At dusk in this northeastern Italian city, everything turns pink.
The water of the Grand Canal, flowing inland from the Adriatic Sea toward a waterfront statue of James Joyce, reflects the slanting light. The white Habsburg facades, remnants of Trieste’s former glory as an Austro-Hungarian port, blush in the hazy sun.
Men in suits and flat caps gather along the docks of the canal, where elegant women in furs leash greyhounds. The hour for caffè—Trieste is home to the famous coffee roasting company Illy, after all—slides seamlessly into the time for aperitivo: wine, and small plates like thick bread topped with local cheese.
Elsewhere in Italy, locals down espresso on the go, but Trieste is a city for lingerers. The ornate, wood-paneled “grand cafés” here honor the legacy of Vienna, not Rome. Though the city has a complicated history—it belonged to Italy, Austria, Germany during World War II, Yugoslavia, and finally Italy again.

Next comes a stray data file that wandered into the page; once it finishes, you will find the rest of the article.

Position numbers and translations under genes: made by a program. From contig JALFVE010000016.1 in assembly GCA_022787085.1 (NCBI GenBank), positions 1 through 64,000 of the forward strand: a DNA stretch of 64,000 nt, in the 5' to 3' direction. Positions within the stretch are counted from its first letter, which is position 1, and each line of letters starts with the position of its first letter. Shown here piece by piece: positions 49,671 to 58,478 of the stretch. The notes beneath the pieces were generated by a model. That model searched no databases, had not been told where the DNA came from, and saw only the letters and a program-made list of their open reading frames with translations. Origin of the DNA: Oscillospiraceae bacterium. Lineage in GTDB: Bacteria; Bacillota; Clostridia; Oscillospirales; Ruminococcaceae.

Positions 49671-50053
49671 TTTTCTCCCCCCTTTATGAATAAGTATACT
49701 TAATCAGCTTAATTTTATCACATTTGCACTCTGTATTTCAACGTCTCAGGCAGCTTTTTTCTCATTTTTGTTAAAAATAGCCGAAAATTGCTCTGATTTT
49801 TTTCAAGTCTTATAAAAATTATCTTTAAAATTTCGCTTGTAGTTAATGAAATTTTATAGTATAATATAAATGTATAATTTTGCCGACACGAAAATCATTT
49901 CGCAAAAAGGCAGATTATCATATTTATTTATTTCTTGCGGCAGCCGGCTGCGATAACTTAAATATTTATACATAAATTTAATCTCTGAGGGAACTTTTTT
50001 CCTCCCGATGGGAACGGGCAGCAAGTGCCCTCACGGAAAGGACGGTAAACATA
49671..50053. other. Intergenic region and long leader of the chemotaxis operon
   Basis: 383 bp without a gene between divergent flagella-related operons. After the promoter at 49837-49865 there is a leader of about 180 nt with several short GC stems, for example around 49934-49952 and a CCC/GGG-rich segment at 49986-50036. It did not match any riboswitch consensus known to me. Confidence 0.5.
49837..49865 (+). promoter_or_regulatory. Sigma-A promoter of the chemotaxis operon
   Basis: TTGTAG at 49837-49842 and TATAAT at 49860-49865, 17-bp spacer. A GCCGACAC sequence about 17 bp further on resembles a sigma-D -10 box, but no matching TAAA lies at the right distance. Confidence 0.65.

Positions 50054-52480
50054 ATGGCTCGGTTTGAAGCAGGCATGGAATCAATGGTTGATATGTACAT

Trieste is particularly proud of its literary legacy. James Joyce finished writing Dubliners and A Portrait of the Artist as a Young Man in this city; novelist and Trieste native Italo Svevo was a regular at the century-old Caffè San Marco—adorned with frescoed muses and bronze-painted coffee leaves—where today a man in a sweater-vest scribbles on his companion’s manuscript with a red pen. Here, many of the senior professors at the city’s university have their own tables reserved.
Coffee in Trieste has a language of its own: You order not espresso but nero, not cappuccino but a capo in tazza grande. Those not looking for caffeinated cups ask for a deca.
I should leave to catch my train; instead, I order another drink. In Trieste, I have learned, there is seldom any rush.
This piece, written by Tara Isabella Burton (on Twitter at @NotoriousTIB), first appeared in the April 2015 issue of National Geographic Traveler magazine.